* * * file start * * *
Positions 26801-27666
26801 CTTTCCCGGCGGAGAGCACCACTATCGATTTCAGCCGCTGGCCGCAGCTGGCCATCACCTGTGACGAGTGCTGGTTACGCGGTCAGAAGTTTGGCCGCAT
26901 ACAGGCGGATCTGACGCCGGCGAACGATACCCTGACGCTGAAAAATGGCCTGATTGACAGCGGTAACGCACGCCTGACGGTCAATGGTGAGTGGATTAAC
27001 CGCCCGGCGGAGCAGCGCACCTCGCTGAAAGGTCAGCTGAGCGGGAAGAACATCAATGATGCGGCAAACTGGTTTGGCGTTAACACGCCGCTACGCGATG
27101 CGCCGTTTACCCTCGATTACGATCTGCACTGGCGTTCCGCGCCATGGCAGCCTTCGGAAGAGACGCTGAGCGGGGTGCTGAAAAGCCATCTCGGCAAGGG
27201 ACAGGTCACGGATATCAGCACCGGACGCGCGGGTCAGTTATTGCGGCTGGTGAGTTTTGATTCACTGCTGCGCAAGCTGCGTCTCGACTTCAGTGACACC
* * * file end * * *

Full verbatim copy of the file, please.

Positions 26801-27666
26801 CTTTCCCGGCGGAGAGCACCACTATCGATTTCAGCCGCTGGCCGCAGCTGGCCATCACCTGTGACGAGTGCTGGTTACGCGGTCAGAAGTTTGGCCGCAT
26901 ACAGGCGGATCTGACGCCGGCGAACGATACCCTGACGCTGAAAAATGGCCTGATTGACAGCGGTAACGCACGCCTGACGGTCAATGGTGAGTGGATTAAC
27001 CGCCCGGCGGAGCAGCGCACCTCGCTGAAAGGTCAGCTGAGCGGGAAGAACATCAATGATGCGGCAAACTGGTTTGGCGTTAACACGCCGCTACGCGATG
27101 CGCCGTTTACCCTCGATTACGATCTGCACTGGCGTTCCGCGCCATGGCAGCCTTCGGAAGAGACGCTGAGCGGGGTGCTGAAAAGCCATCTCGGCAAGGG
27201 ACAGGTCACGGATATCAGCACCGGACGCGCGGGTCAGTTATTGCGGCTGGTGAGTTTTGATTCACTGCTGCGCAAGCTGCGTCTCGACTTCAGTGACACC